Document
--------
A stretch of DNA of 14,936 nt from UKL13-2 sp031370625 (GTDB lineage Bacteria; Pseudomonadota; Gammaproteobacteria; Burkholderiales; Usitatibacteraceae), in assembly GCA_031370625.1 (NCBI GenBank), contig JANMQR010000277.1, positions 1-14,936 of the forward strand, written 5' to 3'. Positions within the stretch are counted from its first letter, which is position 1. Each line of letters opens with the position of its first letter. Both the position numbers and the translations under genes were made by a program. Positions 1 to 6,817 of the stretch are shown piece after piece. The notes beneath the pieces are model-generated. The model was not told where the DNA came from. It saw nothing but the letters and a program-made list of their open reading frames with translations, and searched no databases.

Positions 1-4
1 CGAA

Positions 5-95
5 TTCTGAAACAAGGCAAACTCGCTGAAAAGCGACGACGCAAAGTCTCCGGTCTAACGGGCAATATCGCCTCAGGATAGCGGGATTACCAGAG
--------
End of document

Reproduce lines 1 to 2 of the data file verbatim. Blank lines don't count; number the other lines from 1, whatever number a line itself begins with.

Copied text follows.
A stretch of DNA of 14,936 nt from UKL13-2 sp031370625 (GTDB lineage Bacteria; Pseudomonadota; Gammaproteobacteria; Burkholderiales; Usitatibacteraceae), in assembly GCA_031370625.1 (NCBI GenBank), contig JANMQR010000277.1, positions 1-14,936 of the forward strand, written 5' to 3'. Positions within the stretch are counted from its first letter, which is position 1. Each line of letters opens with the position of its first letter. Both the position numbers and the translations under genes were made by a program. Positions 1 to 6,817 of the stretch are shown piece after piece. The notes beneath the pieces are model-generated. The model was not told where the DNA came from. It saw nothing but the letters and a program-made list of their open reading frames with translations, and searched no databases.

Positions 1-4